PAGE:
Why I love the seasons
Deep within me, I yearn for variation. Very few things in life are truly monotonous, so when the weather actually is, it makes me sad. Most things like our heartbeats have a rhythm to it! So by that argument, I’ve been rather sad my whole life having lived in Singapore.
Source: Google and NOAA
The weather in Singapore is a straight line. If you google for “monthly weather in Singapore” you will see a straight lined graph for temperature and even sunrise and sunset. I’ve lived with this monotonous weather, day after day, month after month, year after year for 29 years.
I’m coming up on my first full year in Berlin where the weather varies with the seasons, meaning I have almost experienced my first full cycle of the seasons. I have to say, by the time I’m forced to think about going home, the variations that come with the seasons will probably be one of the hardest things to leave behind.
Source: Google and NOAA
Sure, there are practical things that may make me fed up. Like, it’s possible for me to grow tired of having to re-outfit my wardrobe every 3 months eventually. And sure, some days I may prefer it to be less cold or hot than it actually is. Man, I gotta wear all these layers to bring Brownie down to the courtyard to pee.
But I like being pushed along by the force of weather, by something natural, to stay alive and thrive. When I don’t have this force affecting everything around me, I commit the hubris of thinking that everything is under control, that no more progress is necessary, and that all that is left to do are the things that my heart desires. The lack of seasons in Singapore, together with our country’s relative economic success, makes us think we are at the center of the world. When a problem comes up, what do we do? Our reflex is to engineer our way out of it. That brings us yet further from the baseline.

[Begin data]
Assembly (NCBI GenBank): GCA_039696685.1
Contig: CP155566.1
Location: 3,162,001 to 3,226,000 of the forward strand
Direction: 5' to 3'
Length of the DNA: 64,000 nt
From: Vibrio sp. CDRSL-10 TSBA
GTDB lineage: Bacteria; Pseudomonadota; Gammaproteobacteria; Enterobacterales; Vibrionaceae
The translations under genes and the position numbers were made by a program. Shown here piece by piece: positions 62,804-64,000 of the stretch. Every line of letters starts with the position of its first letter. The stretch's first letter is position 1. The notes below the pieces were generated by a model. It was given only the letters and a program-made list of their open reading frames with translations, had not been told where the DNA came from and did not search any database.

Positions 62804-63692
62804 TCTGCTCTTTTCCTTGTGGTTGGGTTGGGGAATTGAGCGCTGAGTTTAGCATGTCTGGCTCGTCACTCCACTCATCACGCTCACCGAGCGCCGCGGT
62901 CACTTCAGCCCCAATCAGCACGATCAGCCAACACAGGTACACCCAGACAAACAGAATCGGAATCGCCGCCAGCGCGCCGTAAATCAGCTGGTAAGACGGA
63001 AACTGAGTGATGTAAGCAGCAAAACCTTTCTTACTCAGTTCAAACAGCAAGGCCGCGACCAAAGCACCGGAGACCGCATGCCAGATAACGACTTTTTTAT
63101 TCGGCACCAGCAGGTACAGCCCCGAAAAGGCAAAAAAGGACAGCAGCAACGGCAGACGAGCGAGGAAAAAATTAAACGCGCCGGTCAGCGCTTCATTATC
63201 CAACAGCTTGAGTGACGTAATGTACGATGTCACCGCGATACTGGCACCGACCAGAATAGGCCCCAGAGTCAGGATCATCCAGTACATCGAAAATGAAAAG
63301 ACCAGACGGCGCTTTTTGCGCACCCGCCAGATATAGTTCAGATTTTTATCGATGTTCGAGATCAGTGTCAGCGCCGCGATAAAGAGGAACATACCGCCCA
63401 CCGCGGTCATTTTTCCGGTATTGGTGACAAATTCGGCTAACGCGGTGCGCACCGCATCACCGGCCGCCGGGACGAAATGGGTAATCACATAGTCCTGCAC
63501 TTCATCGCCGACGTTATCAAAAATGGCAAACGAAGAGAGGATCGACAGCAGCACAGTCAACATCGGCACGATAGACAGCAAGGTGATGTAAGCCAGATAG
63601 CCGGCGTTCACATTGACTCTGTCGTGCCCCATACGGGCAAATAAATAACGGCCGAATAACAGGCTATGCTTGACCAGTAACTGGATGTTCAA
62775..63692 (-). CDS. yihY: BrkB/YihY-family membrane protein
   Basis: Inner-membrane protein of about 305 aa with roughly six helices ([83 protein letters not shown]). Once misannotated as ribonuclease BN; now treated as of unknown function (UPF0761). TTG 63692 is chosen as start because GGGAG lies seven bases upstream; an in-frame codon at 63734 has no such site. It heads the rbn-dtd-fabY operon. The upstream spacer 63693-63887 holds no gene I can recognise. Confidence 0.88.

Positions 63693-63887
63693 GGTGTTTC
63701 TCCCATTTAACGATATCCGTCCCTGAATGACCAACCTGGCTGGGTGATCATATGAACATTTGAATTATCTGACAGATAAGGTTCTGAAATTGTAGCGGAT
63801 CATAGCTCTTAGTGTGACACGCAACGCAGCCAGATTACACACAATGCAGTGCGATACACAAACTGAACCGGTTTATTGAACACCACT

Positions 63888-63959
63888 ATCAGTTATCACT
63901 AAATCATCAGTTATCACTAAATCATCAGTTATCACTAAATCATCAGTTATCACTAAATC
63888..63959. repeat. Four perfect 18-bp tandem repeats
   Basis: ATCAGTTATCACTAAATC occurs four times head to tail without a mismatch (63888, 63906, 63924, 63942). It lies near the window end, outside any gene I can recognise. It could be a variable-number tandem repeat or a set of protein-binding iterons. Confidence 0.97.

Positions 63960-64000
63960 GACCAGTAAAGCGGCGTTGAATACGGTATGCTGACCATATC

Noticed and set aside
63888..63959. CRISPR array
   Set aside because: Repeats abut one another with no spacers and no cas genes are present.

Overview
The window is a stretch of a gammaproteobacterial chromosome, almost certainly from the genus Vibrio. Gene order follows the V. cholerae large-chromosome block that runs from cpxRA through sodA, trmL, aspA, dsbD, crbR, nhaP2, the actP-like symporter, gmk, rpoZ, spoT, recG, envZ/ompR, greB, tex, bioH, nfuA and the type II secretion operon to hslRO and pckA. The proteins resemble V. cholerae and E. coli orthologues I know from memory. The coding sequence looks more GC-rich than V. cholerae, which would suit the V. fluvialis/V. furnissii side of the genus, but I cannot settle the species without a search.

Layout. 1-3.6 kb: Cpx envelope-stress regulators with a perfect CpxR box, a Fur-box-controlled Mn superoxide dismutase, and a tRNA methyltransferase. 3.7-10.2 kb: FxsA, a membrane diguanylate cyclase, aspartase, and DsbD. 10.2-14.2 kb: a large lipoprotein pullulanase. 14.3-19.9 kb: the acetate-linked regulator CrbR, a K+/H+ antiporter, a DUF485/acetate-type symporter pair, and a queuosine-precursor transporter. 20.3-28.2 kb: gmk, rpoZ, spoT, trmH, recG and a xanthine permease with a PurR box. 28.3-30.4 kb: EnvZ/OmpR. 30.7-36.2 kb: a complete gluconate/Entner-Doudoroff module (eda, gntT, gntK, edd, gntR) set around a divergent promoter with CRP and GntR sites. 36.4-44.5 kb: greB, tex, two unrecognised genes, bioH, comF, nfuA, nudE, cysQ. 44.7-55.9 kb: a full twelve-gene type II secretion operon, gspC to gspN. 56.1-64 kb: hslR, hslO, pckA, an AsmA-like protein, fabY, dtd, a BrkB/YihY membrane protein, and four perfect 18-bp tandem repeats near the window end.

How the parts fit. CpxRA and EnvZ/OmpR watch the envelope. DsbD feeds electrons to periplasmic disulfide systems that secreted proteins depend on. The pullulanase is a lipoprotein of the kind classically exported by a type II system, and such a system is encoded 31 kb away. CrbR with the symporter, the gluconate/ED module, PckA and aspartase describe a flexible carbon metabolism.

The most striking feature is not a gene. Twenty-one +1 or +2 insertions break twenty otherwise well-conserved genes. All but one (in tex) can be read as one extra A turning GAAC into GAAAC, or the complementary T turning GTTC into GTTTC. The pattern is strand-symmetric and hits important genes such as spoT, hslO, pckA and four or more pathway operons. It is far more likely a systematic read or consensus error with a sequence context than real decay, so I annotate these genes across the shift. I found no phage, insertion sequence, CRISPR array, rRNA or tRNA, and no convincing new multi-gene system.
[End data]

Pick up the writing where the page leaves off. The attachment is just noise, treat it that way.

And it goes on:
We just haven’t had to grapple with the changing seasons, that’s why our heads have gotten so big. I’d love to see Singapore have an overseas territory in some place with seasons. I bet that over time, Singaporeans living there would be more humble, caring, and appreciative of the little things in life than those back in the mainland.
Viktor Frankl says in Man’s Search for Meaning that between stimuli and response there is a space, and in that space is freedom that nobody but you can access. Perhaps because we are foremost biological beings then social beings, I prefer to be stimulated by things that are larger than human-made things. Like the weather; it feels nice to constantly be stimulated into that free space by the cold to think about a response, while it feels somehow like an error to think about and respond to human events.
In the end I would, like most things, prefer there to be a balance. But in Singapore, I was almost exclusively responding to human-originated stimuli and I feel out of touch with what I really am: a creature of nature. I’ll take every reminder there is of that simple truth so I can live more in my place.